You’re very much a Brooklyn writer, starting in Brooklyn Heights and now Park Slope, and were part of the literary rebirth. And you’re one of the writers who talks about the mythology surrounding the current scene.
I was born in Manhattan so I wasn’t that far I think the bloggers are partly responsible but, interestingly, the European media is completely besotted with this idea that Brooklyn is the red-hot center of American literature. And every time I talk to European publications and so forth, they always ask, “Is there a bar where you walk in and Lethem is holding down one corner and Paul Auster is at another?” They don’t get the idea that what began as a kind of real estate exile is now us all living here and maybe talking to one another — It’s bizarre to me. As you know, geographically Brooklyn is gigantic on its own. It is huge in America, even without the other boroughs.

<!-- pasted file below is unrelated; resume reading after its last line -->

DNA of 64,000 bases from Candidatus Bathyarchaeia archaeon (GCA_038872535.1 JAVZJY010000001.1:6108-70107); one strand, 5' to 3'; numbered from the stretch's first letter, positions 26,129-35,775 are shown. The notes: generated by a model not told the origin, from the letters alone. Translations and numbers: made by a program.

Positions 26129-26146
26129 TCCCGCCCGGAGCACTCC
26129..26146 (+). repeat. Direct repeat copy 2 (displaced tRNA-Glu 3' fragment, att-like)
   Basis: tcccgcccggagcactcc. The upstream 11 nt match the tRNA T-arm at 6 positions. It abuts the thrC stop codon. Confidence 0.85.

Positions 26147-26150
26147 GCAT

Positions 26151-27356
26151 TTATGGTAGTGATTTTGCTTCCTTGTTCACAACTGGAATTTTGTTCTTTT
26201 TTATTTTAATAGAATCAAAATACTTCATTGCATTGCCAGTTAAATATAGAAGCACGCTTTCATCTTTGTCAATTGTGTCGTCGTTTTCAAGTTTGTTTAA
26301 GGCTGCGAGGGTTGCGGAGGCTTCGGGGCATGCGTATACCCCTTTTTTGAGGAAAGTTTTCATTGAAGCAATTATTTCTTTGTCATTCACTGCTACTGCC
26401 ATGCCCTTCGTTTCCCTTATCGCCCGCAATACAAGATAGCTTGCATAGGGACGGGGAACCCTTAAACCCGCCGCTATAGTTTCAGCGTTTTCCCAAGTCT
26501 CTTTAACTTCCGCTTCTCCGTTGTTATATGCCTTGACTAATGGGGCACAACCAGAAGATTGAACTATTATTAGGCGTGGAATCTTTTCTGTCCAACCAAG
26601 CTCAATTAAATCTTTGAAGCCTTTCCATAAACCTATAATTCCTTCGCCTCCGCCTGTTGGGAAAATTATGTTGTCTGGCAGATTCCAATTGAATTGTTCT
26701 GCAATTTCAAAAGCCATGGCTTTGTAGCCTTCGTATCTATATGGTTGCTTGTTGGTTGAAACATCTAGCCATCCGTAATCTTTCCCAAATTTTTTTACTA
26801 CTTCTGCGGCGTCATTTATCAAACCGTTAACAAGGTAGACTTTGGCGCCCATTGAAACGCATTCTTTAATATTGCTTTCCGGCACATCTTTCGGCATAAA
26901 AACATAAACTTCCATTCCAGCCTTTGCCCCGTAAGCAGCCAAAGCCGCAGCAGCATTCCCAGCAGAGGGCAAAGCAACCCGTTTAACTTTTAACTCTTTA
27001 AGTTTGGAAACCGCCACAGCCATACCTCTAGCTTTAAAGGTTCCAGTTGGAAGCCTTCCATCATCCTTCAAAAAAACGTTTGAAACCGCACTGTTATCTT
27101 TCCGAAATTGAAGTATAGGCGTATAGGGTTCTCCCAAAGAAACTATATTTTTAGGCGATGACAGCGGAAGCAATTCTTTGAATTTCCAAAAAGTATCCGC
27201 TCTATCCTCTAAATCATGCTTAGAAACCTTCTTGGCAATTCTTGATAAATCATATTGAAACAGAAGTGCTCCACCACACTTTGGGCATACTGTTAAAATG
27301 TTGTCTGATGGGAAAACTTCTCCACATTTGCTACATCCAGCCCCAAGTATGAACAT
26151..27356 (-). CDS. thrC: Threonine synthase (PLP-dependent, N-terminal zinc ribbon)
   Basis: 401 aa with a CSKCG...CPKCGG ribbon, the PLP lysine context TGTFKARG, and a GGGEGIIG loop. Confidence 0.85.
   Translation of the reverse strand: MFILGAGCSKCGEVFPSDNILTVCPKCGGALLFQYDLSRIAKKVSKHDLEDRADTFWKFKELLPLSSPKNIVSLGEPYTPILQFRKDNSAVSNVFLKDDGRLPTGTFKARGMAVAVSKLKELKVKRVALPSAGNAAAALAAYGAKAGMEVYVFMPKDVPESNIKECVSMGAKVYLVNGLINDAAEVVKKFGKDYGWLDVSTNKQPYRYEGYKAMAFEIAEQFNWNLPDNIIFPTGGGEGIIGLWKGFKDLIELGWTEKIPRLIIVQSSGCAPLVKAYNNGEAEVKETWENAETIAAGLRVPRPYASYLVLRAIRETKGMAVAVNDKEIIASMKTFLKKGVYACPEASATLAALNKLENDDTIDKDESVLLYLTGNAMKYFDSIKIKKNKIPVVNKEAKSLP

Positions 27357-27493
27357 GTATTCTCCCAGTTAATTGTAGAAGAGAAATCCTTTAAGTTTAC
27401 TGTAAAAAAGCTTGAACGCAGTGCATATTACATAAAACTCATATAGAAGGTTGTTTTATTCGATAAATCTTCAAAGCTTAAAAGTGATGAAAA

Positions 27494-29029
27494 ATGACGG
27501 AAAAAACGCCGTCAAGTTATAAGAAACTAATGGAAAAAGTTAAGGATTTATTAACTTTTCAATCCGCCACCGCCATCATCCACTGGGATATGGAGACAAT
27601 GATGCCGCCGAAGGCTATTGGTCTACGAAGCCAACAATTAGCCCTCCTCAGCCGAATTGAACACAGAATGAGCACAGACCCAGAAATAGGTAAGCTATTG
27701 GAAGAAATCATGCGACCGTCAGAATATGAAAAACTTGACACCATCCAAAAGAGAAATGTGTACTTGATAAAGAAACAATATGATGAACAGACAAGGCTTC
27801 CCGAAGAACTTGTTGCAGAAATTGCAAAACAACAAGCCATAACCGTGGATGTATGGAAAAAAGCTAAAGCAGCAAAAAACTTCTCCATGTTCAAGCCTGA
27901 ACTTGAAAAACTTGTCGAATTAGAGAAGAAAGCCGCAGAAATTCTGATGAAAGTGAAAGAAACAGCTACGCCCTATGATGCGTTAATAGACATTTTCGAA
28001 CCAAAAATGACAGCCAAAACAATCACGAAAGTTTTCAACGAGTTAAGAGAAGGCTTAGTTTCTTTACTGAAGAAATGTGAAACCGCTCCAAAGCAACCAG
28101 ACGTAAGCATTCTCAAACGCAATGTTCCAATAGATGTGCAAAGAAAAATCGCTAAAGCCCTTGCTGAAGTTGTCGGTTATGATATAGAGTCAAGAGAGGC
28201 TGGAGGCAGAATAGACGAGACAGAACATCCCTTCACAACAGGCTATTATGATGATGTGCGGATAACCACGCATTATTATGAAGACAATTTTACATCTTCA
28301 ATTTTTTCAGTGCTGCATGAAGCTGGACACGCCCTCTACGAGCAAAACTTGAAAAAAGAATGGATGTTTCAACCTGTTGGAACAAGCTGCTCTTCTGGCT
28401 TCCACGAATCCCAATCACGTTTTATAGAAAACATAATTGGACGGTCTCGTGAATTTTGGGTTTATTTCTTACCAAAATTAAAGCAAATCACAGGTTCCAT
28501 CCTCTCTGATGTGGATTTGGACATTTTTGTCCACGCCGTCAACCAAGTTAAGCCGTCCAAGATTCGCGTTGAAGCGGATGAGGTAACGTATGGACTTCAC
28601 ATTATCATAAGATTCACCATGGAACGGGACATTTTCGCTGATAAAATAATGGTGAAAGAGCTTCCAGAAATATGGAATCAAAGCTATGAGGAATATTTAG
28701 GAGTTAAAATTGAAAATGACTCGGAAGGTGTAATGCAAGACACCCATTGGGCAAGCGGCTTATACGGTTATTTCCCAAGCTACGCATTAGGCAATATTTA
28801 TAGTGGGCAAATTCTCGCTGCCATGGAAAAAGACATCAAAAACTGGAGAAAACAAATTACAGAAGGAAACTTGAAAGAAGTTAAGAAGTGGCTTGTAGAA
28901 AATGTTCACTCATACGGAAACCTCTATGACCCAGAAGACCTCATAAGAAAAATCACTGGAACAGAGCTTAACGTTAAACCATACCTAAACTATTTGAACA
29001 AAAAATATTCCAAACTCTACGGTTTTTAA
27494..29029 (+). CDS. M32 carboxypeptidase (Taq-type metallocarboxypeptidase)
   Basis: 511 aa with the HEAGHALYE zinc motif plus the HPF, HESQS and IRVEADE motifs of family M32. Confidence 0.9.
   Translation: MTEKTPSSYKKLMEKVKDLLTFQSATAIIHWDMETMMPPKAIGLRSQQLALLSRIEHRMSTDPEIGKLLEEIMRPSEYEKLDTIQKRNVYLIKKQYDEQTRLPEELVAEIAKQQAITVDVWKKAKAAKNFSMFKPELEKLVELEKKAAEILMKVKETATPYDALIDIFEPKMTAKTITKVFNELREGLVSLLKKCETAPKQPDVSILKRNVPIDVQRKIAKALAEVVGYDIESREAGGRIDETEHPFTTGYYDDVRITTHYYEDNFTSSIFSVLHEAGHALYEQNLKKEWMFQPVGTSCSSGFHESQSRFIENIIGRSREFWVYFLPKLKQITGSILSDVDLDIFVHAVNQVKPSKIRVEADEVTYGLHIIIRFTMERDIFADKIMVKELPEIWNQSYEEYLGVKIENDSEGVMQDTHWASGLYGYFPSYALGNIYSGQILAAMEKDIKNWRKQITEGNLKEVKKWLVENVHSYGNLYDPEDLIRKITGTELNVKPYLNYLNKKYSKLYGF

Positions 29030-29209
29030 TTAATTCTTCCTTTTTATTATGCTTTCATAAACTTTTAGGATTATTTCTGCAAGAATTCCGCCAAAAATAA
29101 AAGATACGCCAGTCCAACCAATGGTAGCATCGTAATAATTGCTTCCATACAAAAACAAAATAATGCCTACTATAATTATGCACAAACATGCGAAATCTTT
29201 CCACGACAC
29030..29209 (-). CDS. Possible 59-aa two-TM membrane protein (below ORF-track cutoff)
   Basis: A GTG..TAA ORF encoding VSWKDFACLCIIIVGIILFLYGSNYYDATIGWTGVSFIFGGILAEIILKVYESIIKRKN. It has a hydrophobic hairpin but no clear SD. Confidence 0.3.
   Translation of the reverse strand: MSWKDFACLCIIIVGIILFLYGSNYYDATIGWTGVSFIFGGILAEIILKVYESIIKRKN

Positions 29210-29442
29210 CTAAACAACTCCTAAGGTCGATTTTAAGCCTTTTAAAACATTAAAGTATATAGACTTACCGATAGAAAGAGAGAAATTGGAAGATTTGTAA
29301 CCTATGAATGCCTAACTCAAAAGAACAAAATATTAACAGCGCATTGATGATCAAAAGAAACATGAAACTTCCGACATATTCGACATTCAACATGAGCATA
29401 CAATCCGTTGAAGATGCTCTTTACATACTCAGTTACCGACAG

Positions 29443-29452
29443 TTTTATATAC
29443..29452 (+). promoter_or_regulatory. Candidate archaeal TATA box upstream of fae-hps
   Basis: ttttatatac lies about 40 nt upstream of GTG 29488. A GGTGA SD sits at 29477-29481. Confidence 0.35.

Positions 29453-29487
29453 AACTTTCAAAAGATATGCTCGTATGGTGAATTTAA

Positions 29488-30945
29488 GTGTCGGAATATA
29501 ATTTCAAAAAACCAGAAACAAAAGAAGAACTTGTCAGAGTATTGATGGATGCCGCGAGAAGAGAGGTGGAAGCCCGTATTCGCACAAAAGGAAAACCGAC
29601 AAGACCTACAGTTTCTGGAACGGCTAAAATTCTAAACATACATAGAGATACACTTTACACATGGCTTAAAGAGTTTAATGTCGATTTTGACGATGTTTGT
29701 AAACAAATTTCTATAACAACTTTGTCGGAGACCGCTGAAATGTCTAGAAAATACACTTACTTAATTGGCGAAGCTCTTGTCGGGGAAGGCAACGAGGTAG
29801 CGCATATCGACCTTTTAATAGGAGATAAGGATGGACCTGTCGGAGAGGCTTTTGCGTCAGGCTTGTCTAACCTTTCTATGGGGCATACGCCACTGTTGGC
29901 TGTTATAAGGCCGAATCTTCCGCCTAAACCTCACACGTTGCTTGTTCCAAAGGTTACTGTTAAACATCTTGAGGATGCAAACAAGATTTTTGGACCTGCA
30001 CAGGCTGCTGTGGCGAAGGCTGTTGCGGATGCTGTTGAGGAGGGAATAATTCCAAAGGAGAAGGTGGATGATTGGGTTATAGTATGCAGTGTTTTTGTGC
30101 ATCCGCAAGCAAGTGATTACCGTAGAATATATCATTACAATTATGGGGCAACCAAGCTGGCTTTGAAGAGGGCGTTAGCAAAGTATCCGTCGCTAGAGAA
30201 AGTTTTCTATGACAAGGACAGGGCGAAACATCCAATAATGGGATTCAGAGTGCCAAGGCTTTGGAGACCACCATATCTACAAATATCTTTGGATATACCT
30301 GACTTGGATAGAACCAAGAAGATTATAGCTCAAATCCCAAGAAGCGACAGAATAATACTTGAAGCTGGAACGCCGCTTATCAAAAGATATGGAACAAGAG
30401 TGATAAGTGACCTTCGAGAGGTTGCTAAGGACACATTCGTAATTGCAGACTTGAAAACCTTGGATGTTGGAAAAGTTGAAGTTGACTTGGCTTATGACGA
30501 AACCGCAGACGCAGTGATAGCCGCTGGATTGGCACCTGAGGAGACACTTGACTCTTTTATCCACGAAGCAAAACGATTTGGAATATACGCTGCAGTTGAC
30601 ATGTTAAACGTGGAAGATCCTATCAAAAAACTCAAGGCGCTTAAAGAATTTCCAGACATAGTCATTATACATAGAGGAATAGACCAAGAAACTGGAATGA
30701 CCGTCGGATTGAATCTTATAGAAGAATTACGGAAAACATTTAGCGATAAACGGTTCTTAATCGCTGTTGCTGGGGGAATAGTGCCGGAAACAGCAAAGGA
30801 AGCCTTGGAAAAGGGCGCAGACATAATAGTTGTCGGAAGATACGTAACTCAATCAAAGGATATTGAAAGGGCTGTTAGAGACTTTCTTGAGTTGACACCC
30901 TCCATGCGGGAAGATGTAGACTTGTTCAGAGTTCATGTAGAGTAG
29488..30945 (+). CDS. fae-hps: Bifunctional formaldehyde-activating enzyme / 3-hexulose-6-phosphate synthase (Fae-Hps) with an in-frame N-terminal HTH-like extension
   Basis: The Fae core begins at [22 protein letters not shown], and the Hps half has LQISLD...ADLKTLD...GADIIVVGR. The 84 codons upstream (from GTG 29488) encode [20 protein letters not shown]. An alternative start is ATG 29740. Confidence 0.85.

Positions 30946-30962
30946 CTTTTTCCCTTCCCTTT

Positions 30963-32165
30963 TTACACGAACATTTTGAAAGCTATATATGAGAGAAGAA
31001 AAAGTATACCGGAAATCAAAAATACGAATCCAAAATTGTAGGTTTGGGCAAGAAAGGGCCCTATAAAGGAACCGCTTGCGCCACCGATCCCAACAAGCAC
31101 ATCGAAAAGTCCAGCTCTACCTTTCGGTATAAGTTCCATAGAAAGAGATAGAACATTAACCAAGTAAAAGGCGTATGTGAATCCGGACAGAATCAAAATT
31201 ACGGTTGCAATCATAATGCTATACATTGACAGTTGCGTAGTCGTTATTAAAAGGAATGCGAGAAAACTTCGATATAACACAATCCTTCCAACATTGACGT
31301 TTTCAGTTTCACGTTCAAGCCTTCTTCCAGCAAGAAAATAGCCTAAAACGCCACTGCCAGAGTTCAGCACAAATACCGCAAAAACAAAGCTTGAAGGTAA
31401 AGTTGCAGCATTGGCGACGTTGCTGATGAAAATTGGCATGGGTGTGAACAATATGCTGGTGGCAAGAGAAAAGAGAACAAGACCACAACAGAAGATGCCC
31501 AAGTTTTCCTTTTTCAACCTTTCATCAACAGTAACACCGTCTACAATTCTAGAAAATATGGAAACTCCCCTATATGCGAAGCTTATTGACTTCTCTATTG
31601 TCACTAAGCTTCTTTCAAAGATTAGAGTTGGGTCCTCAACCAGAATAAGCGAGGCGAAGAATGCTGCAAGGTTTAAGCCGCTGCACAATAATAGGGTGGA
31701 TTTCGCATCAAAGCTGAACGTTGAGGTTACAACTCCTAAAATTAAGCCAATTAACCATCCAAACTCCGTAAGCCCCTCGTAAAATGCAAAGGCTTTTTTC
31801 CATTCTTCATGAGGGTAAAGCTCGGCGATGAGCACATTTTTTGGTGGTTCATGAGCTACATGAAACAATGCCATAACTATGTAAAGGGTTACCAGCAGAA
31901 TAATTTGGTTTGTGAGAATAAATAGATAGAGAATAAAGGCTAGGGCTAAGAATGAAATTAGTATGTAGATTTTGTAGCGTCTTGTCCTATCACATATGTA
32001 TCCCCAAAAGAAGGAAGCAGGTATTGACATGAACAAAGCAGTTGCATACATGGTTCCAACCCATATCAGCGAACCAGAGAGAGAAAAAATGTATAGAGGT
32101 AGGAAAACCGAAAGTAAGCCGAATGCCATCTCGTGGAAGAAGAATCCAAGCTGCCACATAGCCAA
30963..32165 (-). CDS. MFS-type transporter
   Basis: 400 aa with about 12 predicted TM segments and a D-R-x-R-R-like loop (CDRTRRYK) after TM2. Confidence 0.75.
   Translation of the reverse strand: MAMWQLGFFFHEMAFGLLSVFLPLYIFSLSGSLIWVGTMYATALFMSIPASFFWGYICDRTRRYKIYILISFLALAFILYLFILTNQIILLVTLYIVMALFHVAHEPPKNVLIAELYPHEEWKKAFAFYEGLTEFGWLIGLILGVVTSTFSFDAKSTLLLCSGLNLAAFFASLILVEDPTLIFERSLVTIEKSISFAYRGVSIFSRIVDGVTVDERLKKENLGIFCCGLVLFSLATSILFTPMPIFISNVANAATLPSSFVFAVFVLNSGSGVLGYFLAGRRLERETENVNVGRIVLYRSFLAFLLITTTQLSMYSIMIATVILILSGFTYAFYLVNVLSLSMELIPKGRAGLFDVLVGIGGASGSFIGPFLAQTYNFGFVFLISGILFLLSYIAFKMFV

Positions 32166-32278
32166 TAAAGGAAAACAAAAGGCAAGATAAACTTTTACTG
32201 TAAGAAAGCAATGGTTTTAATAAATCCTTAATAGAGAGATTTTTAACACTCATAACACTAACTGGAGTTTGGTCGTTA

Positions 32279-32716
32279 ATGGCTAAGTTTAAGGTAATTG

It isn’t like there’s a Left Bank along Gowanus.
[laughs] Left Bank along Gowanus, exactly. And it’s not like the cafes along Seventh Avenue are all dotted with writers, you know? It’s nice in the way that one has friends nearby, that’s great, but would it be different if we were all living in, say, Chicago or Kansas City? It doesn’t make it special, by virtue of the fact that high real estate in Manhattan drove a lot of us to Brooklyn.